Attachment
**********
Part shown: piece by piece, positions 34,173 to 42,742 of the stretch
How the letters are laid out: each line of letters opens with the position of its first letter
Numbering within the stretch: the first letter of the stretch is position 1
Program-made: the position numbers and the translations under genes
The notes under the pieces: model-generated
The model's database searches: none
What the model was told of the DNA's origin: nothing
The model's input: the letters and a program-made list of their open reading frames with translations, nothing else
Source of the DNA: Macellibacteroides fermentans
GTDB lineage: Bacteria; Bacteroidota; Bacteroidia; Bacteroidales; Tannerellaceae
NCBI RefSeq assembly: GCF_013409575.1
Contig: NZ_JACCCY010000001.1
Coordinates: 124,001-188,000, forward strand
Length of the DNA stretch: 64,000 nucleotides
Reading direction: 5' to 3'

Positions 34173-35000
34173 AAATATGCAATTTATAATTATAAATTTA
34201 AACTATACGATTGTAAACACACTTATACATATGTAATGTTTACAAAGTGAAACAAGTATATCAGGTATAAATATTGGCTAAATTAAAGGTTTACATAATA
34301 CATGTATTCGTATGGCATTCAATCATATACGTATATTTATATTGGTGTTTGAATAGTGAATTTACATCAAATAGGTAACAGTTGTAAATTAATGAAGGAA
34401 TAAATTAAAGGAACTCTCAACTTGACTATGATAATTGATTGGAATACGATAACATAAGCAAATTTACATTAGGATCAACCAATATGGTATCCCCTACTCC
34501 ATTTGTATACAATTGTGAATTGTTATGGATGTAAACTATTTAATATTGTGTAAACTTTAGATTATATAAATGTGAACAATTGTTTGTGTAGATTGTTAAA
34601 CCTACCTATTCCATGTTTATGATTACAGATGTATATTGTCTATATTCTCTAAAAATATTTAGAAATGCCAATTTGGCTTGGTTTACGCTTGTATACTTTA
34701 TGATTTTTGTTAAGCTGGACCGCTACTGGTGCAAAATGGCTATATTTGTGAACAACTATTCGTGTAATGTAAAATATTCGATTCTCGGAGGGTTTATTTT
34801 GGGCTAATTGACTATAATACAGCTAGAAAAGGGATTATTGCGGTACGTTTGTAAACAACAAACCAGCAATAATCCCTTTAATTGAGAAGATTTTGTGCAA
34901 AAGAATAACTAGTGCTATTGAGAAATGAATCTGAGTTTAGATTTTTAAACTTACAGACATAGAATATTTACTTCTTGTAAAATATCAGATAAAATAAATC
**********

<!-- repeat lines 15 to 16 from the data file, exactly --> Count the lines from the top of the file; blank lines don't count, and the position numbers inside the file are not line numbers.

Reading direction: 5' to 3'

Positions 34173-35000